With the Nifty crossing the psychological level of 8,000 for the first time on Monday, experts are busy charting the trajectory of the 50-share gauge and Indian equities as a whole. Industry observers see Indian equities entering the next phase of bull run, following a 25% gain in the benchmark indices — albeit with a sizable correction — citing improvement in growth prospects and favourable global factors, such as the decline in crude oil prices.
Raamdeo Agrawal, joint MD, Motilal Oswal Financial Services, expects the Nifty to touch the 10,000-mark by next Budget and continues to see the current set of stocks leading the next phase of the rally, their size or sector notwithstanding.
“The companies that have performed, whether mid cap or large cap from a particular segment, are the ones that are going to lead the pack...they are going to make a lot of money in the new environment, whether it is infrastructure, car, paint or a pharmaceuticals company. Hence, I would be surprised if the leadership changes as the market progresses from 8,000 to 10,000,” Agrawal said in a television interview.
“It is just about five months away, which is enough time for a nice 20-25% kind of run. It could be 9,000, it could be 10,000, but I am just saying it would be significantly higher from here,” Agrawal said. The Nifty took 77 days to reach 8,000 from 7,000. The fastest 1,000-point move is 24 days in September-November 2007, when the 50-share index rose to 6,000 levels, Bloomberg data show.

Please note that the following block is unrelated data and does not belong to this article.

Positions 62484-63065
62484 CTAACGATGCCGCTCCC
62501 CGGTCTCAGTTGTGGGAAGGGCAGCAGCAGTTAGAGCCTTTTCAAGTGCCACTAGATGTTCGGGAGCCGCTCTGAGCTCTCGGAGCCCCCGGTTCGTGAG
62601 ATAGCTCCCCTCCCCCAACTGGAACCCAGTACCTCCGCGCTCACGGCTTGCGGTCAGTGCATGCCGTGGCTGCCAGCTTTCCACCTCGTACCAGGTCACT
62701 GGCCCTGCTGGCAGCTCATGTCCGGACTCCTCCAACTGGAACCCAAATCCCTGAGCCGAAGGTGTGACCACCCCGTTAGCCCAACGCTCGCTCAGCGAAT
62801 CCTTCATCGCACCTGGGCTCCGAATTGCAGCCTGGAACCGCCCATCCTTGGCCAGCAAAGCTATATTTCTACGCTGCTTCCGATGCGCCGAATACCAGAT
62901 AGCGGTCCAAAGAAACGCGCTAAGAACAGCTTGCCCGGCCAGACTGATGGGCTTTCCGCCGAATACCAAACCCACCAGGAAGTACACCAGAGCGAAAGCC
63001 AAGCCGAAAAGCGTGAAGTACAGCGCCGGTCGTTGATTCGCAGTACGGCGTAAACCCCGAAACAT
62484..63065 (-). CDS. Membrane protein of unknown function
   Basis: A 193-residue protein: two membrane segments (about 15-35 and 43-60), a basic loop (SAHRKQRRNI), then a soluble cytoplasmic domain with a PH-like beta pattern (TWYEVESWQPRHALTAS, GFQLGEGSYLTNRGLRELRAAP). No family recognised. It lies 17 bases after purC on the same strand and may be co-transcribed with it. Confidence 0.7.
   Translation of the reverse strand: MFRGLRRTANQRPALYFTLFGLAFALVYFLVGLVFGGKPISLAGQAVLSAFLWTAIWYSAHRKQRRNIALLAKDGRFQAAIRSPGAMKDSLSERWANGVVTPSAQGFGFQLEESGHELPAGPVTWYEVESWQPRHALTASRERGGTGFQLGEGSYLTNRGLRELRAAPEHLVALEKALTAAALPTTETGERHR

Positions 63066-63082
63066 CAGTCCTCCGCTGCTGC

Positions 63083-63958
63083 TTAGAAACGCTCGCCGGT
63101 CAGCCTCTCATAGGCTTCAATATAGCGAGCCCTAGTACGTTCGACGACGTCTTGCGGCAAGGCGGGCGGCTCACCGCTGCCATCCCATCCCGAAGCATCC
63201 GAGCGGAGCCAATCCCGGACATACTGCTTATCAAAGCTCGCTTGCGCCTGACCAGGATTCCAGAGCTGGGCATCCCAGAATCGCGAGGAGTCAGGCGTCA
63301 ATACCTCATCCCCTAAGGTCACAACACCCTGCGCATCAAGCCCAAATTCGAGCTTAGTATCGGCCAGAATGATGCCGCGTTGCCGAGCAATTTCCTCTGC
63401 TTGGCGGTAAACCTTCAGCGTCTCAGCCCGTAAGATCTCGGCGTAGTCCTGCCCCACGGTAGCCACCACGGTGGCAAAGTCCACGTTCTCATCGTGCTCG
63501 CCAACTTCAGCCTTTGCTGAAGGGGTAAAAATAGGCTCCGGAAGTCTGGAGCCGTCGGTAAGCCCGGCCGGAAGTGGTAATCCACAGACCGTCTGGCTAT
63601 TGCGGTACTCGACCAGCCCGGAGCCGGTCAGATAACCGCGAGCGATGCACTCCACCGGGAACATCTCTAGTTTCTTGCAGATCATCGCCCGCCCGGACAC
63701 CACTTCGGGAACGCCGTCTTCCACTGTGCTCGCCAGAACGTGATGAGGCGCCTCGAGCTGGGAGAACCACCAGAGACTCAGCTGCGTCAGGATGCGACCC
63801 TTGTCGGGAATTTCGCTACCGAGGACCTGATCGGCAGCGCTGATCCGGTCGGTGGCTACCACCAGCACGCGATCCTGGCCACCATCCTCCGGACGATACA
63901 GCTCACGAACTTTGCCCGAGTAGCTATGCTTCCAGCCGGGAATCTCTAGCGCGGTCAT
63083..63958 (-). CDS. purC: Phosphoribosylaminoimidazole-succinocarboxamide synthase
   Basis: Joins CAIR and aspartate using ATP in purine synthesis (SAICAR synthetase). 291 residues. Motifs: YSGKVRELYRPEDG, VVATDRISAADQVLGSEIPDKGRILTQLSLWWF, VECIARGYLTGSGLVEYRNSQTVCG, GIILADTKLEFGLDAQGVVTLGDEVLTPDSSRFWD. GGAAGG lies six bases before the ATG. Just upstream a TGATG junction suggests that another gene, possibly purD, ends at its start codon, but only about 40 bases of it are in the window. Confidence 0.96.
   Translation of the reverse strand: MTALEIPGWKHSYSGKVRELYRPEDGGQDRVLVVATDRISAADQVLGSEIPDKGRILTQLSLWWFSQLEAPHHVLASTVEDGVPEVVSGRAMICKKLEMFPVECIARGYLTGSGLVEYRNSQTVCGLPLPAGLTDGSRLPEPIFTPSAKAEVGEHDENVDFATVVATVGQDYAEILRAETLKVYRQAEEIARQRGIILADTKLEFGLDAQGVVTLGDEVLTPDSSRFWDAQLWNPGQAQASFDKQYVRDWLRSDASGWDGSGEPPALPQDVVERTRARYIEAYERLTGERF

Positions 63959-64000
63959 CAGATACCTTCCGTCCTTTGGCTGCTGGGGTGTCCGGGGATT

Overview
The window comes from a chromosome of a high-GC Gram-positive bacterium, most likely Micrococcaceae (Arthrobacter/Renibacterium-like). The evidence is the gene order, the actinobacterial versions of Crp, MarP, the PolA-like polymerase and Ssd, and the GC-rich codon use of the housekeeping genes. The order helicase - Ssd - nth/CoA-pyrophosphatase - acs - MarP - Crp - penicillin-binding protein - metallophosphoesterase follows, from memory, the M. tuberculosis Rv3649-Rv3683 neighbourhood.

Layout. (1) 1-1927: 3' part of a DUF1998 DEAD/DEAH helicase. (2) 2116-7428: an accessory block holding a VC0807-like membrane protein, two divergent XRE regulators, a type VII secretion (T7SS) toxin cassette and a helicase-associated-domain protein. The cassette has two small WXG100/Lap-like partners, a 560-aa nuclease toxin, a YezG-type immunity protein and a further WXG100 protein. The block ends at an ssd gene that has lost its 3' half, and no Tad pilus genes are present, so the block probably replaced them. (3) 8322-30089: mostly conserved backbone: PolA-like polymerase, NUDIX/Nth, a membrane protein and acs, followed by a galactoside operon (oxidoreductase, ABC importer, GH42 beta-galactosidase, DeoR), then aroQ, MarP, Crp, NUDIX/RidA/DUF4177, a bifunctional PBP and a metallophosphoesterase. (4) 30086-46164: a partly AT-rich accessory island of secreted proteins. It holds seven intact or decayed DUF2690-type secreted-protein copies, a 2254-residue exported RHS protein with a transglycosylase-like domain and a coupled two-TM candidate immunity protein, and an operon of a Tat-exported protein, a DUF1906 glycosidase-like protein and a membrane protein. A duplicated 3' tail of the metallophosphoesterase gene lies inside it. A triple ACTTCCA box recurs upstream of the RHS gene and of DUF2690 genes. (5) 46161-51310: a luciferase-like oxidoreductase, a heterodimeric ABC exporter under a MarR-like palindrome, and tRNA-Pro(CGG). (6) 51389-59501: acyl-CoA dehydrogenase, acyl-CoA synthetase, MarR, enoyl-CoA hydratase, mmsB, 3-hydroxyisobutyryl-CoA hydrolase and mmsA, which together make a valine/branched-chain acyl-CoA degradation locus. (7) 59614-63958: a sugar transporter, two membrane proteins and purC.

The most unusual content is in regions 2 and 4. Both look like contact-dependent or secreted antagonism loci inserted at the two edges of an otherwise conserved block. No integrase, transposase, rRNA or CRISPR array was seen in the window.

Maruti Suzuki topped the list of best-performing stocks during the Nifty's 1,000-point journey this summer. Maruti, the largest car-marker by volume, has gained 42% followed by Bharat Petroleum Corp (BPCL) with a 40.3% ascent. Defensives also remained the preferred pick despite hopes of turnaround in the Indian economy. Sun Pharma (37%), Cipla (36.5%) and Lupin (34.5%) featured in the list of top gainers since May.
Analysts said sentiments for automobile companies have drastically improved after the general elections, leading to higher inquiries and step-up in conversions, particularly in passenger vehicles (PVs) and medium and heavy commercial vehicles (MHCV).
“India continues to be under-penetrated in terms of passenger cars compared with the developed world and other emerging markets. With consumer sentiment expected to rebound on the back of an economic revival, passenger car demand is likely to see strong growth over the next couple of